They say we tend to overestimate what we can achieve in a year and underestimate what we can achieve in ten years.
We are into the new decade and a cursory glance to where we were ten years ago makes for interesting reading.
In the last ten years the size of the economy has doubled. According to official statistics the size of the economy, as measured by Gross Domestic Product (GDP) rose to sh20.6 trillion from as of 2009/10 from sh10.5 trillion in 2000/01.
The naysayers will have their doubts about these figures and in a way their sceptism will be warranted, because the same figures show that our individual share of this economy only grew by less than 50% during the same period. This variance can be accounted for by the fact that over the last 10 years our population has grown. Assuming a 3.1 percent annual growth over the year Uganda’s population would be up more than a third today from a decade ago.
But also during the period the structure of the economy continued to change. The agricultural sector share of the economy plummeted to less than a 15 percent compared to just over 40 percent in 1999/00. The share of services and industry grew to fill the hole.
This should come as no surprise as our agricultural sector continues to remain largely subsistent and even where, there are attempts at commercialization very little value is added beyond the basic post harvest processing.
First of all given the economic history of the world it’s a natural progression for economies to shift away from agriculture to industry and eventually to services, so a transformation of the economy is under way.
For instance there were 30 million farmers in the US after the Second World War a figure that has fallen to under a million currently, as people have concentrated in the urban areas – where they are more productive and agriculture has become more large scale and mechanized.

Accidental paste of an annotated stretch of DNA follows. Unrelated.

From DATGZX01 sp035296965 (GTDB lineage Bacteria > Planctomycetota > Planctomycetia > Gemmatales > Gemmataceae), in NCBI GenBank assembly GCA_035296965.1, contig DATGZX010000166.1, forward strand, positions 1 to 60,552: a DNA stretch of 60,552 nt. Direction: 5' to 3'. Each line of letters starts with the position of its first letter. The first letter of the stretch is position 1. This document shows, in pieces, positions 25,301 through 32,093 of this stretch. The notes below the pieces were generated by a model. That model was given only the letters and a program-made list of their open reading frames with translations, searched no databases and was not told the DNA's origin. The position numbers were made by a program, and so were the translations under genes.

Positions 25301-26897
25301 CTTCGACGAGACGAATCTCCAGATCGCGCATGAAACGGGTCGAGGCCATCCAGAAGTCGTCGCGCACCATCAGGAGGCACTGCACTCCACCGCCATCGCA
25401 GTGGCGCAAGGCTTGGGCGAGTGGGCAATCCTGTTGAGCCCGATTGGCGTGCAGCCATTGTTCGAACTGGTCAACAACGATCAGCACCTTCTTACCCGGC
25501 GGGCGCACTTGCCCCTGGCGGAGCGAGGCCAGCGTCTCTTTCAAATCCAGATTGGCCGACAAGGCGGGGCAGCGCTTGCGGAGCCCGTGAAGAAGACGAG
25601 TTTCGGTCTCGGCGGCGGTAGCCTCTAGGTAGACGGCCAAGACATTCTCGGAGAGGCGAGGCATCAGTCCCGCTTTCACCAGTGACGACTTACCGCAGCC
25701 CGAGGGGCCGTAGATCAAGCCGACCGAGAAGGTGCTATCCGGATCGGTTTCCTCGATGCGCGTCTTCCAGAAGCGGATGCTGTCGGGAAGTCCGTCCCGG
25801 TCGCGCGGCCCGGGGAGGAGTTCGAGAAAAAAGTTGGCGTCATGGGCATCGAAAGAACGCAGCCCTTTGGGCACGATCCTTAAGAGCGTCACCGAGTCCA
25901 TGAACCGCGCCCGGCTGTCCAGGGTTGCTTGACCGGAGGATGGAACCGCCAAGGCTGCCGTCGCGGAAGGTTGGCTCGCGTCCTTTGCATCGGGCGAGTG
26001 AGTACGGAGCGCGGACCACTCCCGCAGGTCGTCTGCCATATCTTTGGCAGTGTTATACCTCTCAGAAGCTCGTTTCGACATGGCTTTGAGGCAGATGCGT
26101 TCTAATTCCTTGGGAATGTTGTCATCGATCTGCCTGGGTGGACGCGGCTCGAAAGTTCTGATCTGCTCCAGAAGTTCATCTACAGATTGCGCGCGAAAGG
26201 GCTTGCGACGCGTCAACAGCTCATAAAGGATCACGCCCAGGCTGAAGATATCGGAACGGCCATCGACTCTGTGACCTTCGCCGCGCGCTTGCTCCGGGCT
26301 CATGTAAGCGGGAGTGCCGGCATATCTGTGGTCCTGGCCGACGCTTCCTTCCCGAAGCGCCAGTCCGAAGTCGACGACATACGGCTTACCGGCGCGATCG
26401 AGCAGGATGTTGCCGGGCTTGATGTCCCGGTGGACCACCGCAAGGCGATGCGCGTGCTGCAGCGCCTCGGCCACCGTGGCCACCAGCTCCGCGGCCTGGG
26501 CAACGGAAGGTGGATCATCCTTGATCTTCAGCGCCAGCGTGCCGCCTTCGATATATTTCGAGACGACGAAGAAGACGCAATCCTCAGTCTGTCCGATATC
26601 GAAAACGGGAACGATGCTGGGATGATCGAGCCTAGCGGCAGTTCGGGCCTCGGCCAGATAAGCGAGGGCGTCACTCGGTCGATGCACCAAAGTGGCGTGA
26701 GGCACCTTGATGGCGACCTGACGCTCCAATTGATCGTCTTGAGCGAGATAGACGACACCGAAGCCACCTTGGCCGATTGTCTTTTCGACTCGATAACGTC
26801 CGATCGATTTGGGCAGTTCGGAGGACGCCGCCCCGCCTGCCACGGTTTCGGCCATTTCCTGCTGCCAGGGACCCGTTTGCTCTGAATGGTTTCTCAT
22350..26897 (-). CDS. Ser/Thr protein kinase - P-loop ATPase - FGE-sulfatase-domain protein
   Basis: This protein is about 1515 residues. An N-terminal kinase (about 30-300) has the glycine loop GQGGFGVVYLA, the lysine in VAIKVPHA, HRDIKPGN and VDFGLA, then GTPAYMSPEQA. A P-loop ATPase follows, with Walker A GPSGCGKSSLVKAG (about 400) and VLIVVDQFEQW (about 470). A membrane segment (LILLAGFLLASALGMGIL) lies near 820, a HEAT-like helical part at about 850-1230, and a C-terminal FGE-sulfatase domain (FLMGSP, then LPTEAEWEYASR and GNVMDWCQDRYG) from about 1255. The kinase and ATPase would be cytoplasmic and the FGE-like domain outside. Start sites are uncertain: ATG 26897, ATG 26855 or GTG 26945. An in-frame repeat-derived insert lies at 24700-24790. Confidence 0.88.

The worry in our situation of course, is that the bulk of our people live in the rural areas and as the statistics suggest, are not benefiting as much from the economic growth gains of the last ten years.
It is no surprise that services have risen to pole position in our economy. In the last ten years there has an explosion of in the telecommunications and financial industries.
In the last ten years we have seen teledensity – the number of people with access to telephone services as percentage of the population, jumping to the current 30 percent from under ten percent at the beginning of the last decade.
The importance to communication can not be underestimated in driving economic growth. Businessmen have now cut out the cost of unnecessary trips, have been able to respond quicker to market demands and now with the introduction of money transfer services have cut down the cost and risk of transferring money.
The increase in bank branches to 381 currently from 167 in 2001 is the most manifest sign of the increase in financial services over the last ten years. But the real telling statistics is the increase in deposits and credit to the private sector that has ensued.
Deposits are up to sh5.2 trillion in December from sh697.1b in January 2000, lending has followed a similar trend jumping nine-fold to sh5.1trilling from sh567b during the same period.
The numbers for in manufacturing, construction, the hospitality business, electricity and water supply will show an almost similar growth pattern.
In my mind two things are clear. One, that tremendous growth – while tempered by our population growth, has happened in the last ten years.
Also interesting to me is that we have achieved this growth despite our low indicators in road and rail coverage, availability of power, under developed financial and commodity markets and other deficiencies.
Looking forward to the coming decade we are going to have to sustain this growth curve while also improving the distribution of these benefits around the population.
For starters the infrastructure deficits need to be narrowed and the fight against corruption needs to be intensified – because the leakages in public finance is slowing the distribution of economic gains, concentrating them in the hands of a handful of well positioned and connected individuals.
In addition we need to not only nurture new entrepreneurs but push our existing crop to a higher level through education and support, for you can have all the roads and markets in the world at your feet but with out these individuals the benefits will never be enjoyed.
There is a lot that we can criticize in this country – not least of all that the growth of the last decade is being enjoyed disproportionately by an urban elite, but the general trajectory seems in the right direction all we need do is maximize the benefits to the wider population.